Briefly Noted: Henry Stob, Academic Freedom, and Christian Colleges

Be careful judging a book by its cover. Especially books published by evangelical presses in the seventies and early eighties. Some wonderfully good thoughts might be wedged betwixt those psychedelic split-pea-green dust jackets. Henry Stob’s Theological Reflections[1] serves to prove my point. Recently, as I was perusing the used books at a store here in Raleigh, I happened upon Stob’s book. Making my way past the front cover, I discovered a fine collection of essays on theology, philosophy, and education. One of the essays, “Academic Freedom at a Christian College,” caught my attention.

In the essay, Stob begins by describing academic institutions. As he sees it, a college or university is tasked with two things: “It is concerned to disclose the truth, and it is concerned to publish the truth. A college must be engaged in research, and it must teach. . . . the two functions belong together and, and they ought to be kept in the closest possible contact.” Both tasks are related to academic freedom, as Stob sees it: “if both are to be real there must be academic freedom: freedom of inquiry for the scholar and freedom of expression for the teacher.” But what is meant by “freedom”?

Stob rightly notes that the biblical Christian view differs from a prevalent popular view. “In the Christian view, freedom is at bottom positive in nature; it is freedom for something––freedom to obey the norms that structure human existence, freedom to do one’s duty, freedom to bow before the imperious claims of God the Lord.” Christianity thus offers––better––proclaims a view of freedom that balances liberty and restraint, freedom and subjection (p. 241).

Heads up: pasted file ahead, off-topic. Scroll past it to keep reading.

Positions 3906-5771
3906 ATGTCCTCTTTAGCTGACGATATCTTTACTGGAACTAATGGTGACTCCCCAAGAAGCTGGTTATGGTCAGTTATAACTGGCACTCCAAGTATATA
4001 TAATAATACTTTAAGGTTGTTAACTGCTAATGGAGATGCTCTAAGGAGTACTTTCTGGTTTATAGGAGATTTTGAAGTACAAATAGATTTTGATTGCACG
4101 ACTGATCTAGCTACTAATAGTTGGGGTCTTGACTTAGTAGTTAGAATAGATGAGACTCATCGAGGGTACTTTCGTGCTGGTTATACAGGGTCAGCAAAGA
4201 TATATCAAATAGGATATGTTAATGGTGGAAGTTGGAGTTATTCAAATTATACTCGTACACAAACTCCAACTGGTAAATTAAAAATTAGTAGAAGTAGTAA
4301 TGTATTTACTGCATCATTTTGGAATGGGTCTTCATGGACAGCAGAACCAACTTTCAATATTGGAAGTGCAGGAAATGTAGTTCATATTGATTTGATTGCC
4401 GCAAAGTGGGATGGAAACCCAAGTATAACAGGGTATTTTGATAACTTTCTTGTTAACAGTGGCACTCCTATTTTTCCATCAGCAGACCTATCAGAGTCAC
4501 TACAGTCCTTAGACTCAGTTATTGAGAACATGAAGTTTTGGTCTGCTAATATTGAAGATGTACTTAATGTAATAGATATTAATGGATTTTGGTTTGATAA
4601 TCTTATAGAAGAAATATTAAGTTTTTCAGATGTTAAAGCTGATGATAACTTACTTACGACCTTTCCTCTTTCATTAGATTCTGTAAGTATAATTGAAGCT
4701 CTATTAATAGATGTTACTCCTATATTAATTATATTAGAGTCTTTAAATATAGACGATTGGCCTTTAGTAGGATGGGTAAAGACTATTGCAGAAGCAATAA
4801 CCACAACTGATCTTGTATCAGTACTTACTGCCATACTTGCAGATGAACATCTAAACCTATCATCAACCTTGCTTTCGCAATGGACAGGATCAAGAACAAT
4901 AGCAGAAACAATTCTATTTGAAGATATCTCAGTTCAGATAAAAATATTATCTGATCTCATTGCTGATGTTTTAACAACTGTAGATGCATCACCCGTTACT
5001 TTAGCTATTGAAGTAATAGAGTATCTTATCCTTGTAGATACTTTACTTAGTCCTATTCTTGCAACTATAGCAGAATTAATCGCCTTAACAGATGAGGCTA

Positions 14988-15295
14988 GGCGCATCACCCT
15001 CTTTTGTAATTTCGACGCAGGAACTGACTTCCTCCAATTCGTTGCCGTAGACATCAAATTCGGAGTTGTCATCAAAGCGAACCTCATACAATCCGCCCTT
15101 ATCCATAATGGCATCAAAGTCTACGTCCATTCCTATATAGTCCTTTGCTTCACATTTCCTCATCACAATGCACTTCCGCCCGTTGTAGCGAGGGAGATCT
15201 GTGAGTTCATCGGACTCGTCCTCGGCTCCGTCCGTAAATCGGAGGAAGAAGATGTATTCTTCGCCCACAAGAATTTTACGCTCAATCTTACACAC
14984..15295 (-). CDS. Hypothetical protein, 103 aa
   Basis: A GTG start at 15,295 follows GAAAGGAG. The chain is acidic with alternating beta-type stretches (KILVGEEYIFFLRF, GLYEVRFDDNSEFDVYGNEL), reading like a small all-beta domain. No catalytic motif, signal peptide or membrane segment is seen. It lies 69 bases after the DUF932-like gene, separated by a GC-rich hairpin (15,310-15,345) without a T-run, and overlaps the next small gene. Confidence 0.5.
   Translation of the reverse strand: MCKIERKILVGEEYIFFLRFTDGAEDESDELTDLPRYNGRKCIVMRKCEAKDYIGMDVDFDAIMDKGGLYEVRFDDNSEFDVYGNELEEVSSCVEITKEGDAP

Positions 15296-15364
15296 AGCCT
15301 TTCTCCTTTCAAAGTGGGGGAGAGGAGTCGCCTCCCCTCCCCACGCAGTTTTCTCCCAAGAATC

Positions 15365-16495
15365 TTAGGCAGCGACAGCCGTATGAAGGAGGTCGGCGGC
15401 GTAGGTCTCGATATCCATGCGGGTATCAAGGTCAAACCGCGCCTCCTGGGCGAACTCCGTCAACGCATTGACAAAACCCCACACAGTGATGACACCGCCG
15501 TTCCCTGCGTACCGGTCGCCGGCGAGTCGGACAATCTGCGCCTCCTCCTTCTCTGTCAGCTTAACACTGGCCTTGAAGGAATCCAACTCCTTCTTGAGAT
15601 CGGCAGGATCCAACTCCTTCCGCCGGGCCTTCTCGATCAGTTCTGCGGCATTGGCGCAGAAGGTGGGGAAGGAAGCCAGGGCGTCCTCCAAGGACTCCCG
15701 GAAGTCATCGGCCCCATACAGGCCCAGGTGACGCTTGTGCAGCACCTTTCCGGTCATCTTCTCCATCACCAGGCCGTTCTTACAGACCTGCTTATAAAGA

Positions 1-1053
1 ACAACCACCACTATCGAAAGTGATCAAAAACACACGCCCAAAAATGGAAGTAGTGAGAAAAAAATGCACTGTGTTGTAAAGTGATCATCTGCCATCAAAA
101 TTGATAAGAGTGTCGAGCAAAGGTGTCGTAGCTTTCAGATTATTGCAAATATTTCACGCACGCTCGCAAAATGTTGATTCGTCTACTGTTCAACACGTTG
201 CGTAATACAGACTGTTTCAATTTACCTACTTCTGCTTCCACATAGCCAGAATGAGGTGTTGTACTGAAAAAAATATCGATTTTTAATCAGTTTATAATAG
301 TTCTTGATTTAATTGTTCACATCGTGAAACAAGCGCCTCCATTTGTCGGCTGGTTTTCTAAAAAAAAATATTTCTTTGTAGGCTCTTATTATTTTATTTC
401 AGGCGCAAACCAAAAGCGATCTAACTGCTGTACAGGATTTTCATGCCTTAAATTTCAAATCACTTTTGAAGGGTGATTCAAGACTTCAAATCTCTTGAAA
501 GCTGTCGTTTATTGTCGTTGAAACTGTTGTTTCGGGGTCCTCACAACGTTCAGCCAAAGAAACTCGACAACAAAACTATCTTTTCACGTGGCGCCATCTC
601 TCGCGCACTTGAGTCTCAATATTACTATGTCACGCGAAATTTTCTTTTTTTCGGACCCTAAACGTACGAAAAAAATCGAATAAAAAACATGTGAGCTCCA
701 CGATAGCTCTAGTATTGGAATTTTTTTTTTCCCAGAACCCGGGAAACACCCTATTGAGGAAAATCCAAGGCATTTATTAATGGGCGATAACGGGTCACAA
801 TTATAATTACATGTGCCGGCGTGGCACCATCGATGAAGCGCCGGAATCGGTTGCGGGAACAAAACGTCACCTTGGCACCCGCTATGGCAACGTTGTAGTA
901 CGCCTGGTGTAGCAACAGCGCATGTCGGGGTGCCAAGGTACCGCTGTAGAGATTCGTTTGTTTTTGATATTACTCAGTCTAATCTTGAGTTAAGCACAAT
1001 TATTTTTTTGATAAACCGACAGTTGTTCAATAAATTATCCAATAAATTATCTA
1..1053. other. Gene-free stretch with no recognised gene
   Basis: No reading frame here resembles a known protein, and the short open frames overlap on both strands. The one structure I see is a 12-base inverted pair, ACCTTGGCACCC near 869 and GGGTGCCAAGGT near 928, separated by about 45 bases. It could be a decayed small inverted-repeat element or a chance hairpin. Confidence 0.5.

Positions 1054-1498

The prevalent popular view, Stob writes, differs significantly from the biblical conception. “Freedom is generally viewed as freedom from something. This negative view dominates public discussions and is the bond of agreement even between disputants. Most pride themselves on being liberated, liberated especially from the domination of religious faith, the dictations of a sacred book, and the bonds of a dogmatic creed.” (p. 242)

With this distinction presupposed, the question remains: should there be academic freedom at a Christian college? Stob’s answer is sic et non. Professors at Christian colleges do have genuine freedom, but this freedom is conceived differently than the popular view. In a Christian college:

Scholars there are not tempted by the spirit of the eighteenth-century Enlightenment to cut themselves loose from their moorings or to remove the ground from under their feet. They claim a liberty that is anchored in the bedrock of the universe, the liberty that sets them free to survey the world sub specie aeternitatis. . . the creaturely freedom that is rooted in obedience . . . . By this freedom they know themselves to have been released from the subjectivism, the relativism, and the nihilism of the age, and set upon the only course in which true humanness can be achieved. (p. 242)

For Stob, this is the normative environment and pattern for Christian scholarship. Yet, as he notes, sometimes colleges depart from this pattern. “It happens more often than it should that fellow Christians impose undue restraints upon the college community and involve it in a spurious heteronomy.” That is, often times the churches that establish and support Christian colleges, and the professors who teach there, seek to govern the search for truth according to the idiosyncrasies of personal (or group) opinion more than the sole authority, Scripture. As Stob argues,